Adopting technology for older generations

My mother is one of the greatest influences in my life. She has taught me many things throughout the years and I still look to her for guidance. However, there is one area where she struggles – technology. She usually relies on me for guidance when it comes to that.

As we age, we gain insight and wisdom through life experiences that allow us to mentor and influence the younger generations. One exception to this rule can be technology. As I observe my own family, I notice that my children are very early adopters of technology and are eager to learn and experiment. Like my family, you may have noticed that older generations are sometimes amazed by the ability of young children to utilize and adapt to new technology. I have seen firsthand, grandparents being schooled on how to use the computer or a smart phone by their grandchildren. Why is this, and what can be done to inspire, encourage and teach older generations to use technology?

This really isn’t a new phenomenon; think about the history of farming. In the early days, farming was very primitive and laborious, requiring animals to pull plows and manually harvest crops. As we progressed, electricity entered the picture along with the internal combustion engine which made way for tractors on the farm. Those generations that were used to doing things the manual way, were very apprehensive and sometimes slow to adopt this new technology. Why would they want to change the way they had been doing things for the last 40 years?

Duane Noland, the president and CEO of the Association of Illinois Electric Cooperatives who also assists on the family farm, told me of a time when tractors and equipment were all manual pull levers, twist knobs, and very laborious to operate. Then along came the hydraulic systems that replaced a lot of the manual labor associated with operating tractors and implements. He explained to me that the older generation of farmers at that time had a hard time adopting this technology because it was unfamiliar, and they didn’t fully understand how it worked. Today we consider hydraulics a simple yet very effective technology and to some degree allows farmers to work well into their 80s.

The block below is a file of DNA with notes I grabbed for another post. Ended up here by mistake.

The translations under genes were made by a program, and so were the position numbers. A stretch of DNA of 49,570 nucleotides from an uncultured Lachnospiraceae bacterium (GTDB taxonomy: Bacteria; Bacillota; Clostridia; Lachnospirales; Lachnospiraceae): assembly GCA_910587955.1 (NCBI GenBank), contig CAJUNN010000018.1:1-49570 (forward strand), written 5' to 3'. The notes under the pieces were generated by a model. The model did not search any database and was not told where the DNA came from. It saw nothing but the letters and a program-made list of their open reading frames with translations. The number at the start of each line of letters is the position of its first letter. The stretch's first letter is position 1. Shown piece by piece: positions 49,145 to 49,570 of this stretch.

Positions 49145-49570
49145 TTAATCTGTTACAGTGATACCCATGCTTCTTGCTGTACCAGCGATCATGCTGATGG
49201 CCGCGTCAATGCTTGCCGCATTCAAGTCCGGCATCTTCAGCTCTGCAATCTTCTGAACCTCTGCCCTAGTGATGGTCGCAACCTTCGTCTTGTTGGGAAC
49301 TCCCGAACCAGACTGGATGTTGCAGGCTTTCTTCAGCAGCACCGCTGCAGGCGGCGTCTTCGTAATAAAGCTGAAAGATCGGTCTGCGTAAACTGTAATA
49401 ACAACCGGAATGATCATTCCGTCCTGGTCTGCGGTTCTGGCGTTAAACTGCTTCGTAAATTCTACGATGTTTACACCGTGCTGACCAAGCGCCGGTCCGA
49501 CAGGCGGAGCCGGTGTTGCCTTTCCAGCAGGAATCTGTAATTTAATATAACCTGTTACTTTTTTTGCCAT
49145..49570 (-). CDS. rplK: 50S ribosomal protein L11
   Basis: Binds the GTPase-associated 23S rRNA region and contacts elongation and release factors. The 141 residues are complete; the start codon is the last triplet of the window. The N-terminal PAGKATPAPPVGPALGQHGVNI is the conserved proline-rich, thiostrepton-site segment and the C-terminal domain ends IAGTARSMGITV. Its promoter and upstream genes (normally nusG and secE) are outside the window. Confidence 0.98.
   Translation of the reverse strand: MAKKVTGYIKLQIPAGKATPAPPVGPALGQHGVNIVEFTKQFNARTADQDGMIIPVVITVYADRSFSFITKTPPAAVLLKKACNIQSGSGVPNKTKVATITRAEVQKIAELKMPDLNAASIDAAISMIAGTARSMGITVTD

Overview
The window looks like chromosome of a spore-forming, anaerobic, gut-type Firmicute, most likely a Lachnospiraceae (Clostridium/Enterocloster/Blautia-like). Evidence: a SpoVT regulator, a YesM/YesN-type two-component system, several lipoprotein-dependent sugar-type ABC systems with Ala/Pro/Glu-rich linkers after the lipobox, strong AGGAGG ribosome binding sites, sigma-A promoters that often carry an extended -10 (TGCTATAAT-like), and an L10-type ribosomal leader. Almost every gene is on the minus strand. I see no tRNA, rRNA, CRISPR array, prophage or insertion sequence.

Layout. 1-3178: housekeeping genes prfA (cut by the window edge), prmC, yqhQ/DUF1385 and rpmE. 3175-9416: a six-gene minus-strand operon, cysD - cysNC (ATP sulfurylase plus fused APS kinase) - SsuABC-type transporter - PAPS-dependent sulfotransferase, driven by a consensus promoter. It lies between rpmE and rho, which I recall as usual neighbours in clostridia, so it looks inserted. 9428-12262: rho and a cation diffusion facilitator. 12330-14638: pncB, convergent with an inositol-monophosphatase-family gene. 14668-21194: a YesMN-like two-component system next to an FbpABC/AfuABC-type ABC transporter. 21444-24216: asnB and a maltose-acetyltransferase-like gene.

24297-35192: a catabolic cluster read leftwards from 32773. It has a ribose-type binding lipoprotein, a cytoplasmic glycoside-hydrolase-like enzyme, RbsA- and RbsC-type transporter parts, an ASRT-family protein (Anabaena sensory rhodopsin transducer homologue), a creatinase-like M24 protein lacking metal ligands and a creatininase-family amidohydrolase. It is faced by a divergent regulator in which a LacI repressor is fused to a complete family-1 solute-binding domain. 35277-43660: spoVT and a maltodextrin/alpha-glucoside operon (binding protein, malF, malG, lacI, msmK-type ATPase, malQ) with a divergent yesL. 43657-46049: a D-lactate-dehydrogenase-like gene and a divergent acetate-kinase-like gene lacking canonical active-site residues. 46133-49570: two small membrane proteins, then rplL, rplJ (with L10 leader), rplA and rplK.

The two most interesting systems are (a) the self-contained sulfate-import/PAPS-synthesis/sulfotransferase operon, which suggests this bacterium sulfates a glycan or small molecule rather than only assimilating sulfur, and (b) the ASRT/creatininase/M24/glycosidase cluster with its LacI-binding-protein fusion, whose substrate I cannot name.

Fast forward to today where all the mechanics of a tractor can be functioning properly, but the farmer is unable to plant the crop because the computer system in the tractor is down. I can only imagine the frustration of someone who doesn’t understand the technology and must rely on someone else to get up and running again.

Fewer senior adults are smartphone owners. According to a 2014 Pew Research Center study, more than half of all Americans now have a smartphone, but among those 65 and older, adoption levels sit at just 18 percent. Additionally, smartphone ownership among that population has risen modestly in recent years, from 11 percent in April 2011. A significant majority of older adults (77 percent) do have a cell phone, but they tend to be more basic devices.

Learning to use new technology is difficult for a significant majority of older adults. They say they need assistance when it comes to using new digital devices. Just 18 percent feel comfortable learning to use a new device, such as a smartphone or tablet on their own, while 77 percent indicate they would need someone to help walk them through the process. And among seniors who go online, but do not currently use social networking sites such as Facebook or Twitter, 56 percent would need assistance if they wanted to use these sites to connect with friends or family members.

When it comes to helping my mother learn new technology, it needs to be personal and intentional. I cannot expect her to learn it on her own because she needs explanation as to why something works the way it does and why it would be beneficial. Unlike the curious minds of children who aren’t afraid to click buttons and change settings, older generations are fearful of “messing something up” even though that’s hard to do. They don’t understand that whatever is done can usually be easily undone. If we want our parents and grandparents to adopt new technology and reap the benefits, we need to be willing to come alongside them and show them how it works.